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11 Responses to “Kosher Hot Dogs and the Dichotomy of Tisha B’Av”

  1. This is a wonderful article which addresses one of the core issues of our time as Jews in North America – where are we heading as North American Jews?

  2. This is a wonderful article which addresses one of the core issues of our time as Jews in North America – where are we heading – are we staying or are we getting it together to go home to Israel?

  3. As a Jew who has lived in the Los Angeles area most of my life, I can assure you that the majority of so-called Jews have no interest in Israel and blame Israel for all of her problems. They will support a Hebrew National before the home land of their people.

  4. Steve Getzug says:

    We love Israel, and we love Kosher hot dogs. Why can't we fight for Israel, the redemption of the Jewish people and a Kosher hot dog at the same time. Join us in our efforts to get a kosher hot dog at Dodger Stadium and let us hear from you at kosherhotdogLA@gmail. Shabbat Shalom.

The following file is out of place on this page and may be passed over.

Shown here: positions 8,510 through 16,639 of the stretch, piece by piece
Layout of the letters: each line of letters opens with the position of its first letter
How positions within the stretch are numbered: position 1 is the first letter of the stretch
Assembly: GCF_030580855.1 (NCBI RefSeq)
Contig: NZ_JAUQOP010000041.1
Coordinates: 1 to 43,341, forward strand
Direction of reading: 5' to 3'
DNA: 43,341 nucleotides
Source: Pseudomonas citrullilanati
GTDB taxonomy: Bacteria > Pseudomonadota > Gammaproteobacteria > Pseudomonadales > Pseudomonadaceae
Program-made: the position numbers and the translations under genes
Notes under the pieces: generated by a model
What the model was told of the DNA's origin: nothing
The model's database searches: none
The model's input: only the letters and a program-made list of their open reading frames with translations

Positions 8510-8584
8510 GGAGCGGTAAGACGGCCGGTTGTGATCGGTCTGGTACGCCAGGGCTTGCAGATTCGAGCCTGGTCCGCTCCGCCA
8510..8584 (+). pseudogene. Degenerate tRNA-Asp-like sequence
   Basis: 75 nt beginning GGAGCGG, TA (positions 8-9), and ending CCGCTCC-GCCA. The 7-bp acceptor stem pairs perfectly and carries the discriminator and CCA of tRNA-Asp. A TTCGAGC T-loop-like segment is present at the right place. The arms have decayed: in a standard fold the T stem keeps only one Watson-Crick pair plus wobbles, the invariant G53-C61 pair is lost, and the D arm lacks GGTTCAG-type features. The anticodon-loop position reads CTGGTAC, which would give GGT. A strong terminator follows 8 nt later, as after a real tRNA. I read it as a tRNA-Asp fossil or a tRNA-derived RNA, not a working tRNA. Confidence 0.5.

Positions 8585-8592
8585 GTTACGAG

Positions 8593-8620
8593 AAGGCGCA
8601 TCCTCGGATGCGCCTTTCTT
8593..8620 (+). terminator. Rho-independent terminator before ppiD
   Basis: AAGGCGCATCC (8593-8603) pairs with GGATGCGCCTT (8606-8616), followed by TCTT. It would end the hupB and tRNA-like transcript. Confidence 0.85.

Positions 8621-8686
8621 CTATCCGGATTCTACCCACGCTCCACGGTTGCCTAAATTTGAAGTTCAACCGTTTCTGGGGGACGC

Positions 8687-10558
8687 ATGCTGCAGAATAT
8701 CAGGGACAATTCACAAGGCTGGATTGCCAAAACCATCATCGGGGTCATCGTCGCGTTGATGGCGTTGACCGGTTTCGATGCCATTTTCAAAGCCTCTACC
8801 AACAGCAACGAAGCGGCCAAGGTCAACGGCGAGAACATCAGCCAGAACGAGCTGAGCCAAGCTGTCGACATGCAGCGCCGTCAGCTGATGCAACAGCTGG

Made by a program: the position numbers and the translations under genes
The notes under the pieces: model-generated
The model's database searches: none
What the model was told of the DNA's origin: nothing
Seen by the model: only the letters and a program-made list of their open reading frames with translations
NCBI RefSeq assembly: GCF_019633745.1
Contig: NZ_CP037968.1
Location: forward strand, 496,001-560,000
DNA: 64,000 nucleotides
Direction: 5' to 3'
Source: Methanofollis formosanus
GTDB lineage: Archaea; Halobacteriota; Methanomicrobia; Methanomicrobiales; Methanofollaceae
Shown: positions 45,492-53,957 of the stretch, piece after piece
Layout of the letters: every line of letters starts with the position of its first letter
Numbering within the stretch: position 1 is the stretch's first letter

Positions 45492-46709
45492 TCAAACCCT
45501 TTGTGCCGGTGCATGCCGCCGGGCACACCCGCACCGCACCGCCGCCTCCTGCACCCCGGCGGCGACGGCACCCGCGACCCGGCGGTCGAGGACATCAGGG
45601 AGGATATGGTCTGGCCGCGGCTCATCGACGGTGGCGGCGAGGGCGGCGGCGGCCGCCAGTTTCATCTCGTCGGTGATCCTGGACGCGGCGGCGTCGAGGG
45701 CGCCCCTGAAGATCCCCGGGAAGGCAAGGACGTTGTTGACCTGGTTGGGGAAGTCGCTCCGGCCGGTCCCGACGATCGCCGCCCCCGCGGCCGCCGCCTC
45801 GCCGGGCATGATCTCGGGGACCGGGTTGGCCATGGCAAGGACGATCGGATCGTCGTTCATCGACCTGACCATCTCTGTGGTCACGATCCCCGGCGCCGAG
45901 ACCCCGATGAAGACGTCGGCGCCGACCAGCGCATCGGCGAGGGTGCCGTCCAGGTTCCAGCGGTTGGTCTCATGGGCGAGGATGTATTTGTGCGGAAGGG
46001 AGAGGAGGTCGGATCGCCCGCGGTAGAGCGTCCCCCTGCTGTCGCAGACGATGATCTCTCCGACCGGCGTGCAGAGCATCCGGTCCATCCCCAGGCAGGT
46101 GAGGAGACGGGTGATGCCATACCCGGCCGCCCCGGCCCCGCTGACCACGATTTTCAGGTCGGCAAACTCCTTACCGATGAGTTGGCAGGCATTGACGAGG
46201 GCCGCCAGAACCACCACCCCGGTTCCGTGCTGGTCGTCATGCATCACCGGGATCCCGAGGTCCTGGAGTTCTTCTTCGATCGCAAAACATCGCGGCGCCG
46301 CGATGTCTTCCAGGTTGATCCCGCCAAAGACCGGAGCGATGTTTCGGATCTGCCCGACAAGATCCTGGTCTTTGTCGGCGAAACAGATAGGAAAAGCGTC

5. Tzivia Schwartz Getzug says:

    Obnoxious! As Rabbi Schulweis says, we have to stop thinking in the disjunctive – it's not either/or, but AND!

  6. Matityahu Ben-David says:

    Were the old style JUMBO BEEF DOGS kosher? I know the regular Dodger Dogs weren't and were made out of Farmer John's pork. The Ol' man and I started going to games in the mid 80's until the mid 90s until I went away for college and made aliyah to the land of the welfare state for heredis only..

  7. Stephen Leavitt says:

    Make sure it's Abeles and Heymann's Kosher Franks. https://www.facebook.com/groups/14225243241/

  8. Rafi Hecht says:

    Reb Yishai, here's my respectful response to your Hot Dogs article and the apparent merriment on Tisha B'Av in Jerusalem: http://www.mywesternwall.net/2012/07/29/tisha-bav-and-the-indifference-in-jerusalem-israel-today.html.

  9. Israel is not the 51st State.

  10. Mark Gray says:

    Tisha B'Av primarily commemorates the destruction of the first and second Temples, both of which were destroyed on the ninth of Av (the first by the Babylonians in 586 B.C.; the second by the Romans in 70 AD

    Tisha B'Av will occur on the following days of the secular calendar:
    Jewish Year 5772: sunset July 28, 2012 – nightfall July 29, 2012

Comments are closed.